"Having played four years of D-III tennis before traveling on the futures circuit, earning an ATP Ranking, and eventually coaching D-I college myself, it seems that D-III is a great option for American players who are looking for more than what many D-I programs can offer them. For me, this was the chance to truly compete for a national title and have a large influence on the national sphere. I made the choice to play for a top D-III program where I could help lead them in fighting for the title rather than playing No. 3 or No. 4 on a mid-level D-I team that was hoping to finish in the top half of their conference. Given the nature of D-I tennis in particular - with the multitude of foreign players coming over on large scholarships - as good a player as I was, it was unlikely that I would have been able to experience the types of accomplishments I had in my D-III career. And many of those memories will stay with me the rest of my life."

Our collection of NCAA Division III coaches and players commented on scholarships, commitment level, competition, and the benefits of playing college tennis at the D-III level.

 

On Scholarships and Commitment

 

Speerschneider: When there is an athletic scholarship involved, that coach essentially owns the student-athlete's time. That scholarship is the coach's investment. If a player doesn't conform to what they want or underperforms, then they take it away because most athletic scholarships are renewed yearly.

Curt Speerschneider of Skidmore
courtesy, Skidmore Athletics
I can say that coaching Division III student-athetes is much more enjoyable. The players are there to get the most out of their experience. They work hard and are excited for practices and each match. D-III is what college athletics should be.
 

Cutler: For the most part it is true that D-III programs will not spend the kind of time or energy training as D-I programs, which through scholarships are literally paying their student-athletes for their time. For many this allows them the freedom to put into their tennis what they want and to get out what they deserve. Not everyone is interested in treating their sport like a full-time job at the expense of their academic and college experience. So for many, D-III allows them to find the right balance in their lives which will give them the more rounded life that they are looking for.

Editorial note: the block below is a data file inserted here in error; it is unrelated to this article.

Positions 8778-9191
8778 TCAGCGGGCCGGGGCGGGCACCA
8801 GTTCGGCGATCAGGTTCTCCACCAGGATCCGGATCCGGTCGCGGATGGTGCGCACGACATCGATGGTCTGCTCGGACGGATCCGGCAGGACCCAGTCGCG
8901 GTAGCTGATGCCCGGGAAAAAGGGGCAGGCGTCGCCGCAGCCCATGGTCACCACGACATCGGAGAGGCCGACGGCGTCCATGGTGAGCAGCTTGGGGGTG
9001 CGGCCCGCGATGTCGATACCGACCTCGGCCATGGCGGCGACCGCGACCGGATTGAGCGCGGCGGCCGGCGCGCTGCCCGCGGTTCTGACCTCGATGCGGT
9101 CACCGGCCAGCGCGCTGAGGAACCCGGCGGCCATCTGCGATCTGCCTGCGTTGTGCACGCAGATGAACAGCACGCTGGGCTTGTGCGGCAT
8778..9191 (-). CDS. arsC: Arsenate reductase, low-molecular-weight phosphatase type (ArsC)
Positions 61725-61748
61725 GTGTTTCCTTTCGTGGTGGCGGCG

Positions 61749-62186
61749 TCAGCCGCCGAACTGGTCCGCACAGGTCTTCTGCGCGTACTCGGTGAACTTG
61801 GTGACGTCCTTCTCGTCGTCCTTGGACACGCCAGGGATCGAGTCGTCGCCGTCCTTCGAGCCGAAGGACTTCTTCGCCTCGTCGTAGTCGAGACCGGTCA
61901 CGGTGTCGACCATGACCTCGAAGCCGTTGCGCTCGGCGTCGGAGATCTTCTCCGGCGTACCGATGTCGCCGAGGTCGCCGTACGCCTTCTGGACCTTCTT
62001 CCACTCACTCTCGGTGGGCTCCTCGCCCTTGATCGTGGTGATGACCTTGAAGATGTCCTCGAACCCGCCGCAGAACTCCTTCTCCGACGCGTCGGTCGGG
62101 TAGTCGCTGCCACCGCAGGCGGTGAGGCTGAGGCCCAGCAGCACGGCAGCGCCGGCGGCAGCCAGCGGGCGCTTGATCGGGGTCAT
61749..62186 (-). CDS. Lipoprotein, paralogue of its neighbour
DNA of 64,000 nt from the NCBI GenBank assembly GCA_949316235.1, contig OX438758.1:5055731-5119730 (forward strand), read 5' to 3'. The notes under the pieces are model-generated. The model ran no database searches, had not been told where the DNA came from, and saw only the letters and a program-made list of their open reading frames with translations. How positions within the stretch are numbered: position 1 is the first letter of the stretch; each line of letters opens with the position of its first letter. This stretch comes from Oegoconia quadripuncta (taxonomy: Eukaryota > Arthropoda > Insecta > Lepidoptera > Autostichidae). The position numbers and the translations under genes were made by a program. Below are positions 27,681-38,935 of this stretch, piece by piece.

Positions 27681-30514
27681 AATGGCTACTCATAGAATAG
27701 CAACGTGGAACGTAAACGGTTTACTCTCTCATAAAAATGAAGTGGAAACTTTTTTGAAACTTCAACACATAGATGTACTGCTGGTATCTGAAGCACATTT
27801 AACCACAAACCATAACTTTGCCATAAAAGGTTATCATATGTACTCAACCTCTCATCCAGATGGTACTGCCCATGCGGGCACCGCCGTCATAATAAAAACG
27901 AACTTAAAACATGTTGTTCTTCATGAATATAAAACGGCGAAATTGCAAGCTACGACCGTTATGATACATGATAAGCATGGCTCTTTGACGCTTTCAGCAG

The important thing is D-III makes it about choice. There are no athletic scholarships or rewards to muck up individual's motivations. It is simply a matter of how much they want it and how hard they are willing to work to reach their goals. In essence, one can say that D-III athletics is about personal ownership because it is up to each individual athlete to decide where they want to be and what they are willing to do to get there.

D-III affords any experience one is looking for - from the casual player looking for the enjoyment of being part of a team, all the way to an elite level of players sacrificing and giving their all to pursue lofty and rigorous goals. D-III is really the purest form of NCAA athletics in that it is the one division that truly has it all and includes a place at the table for everyone.

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Page updated on Tuesday, September 02, 2014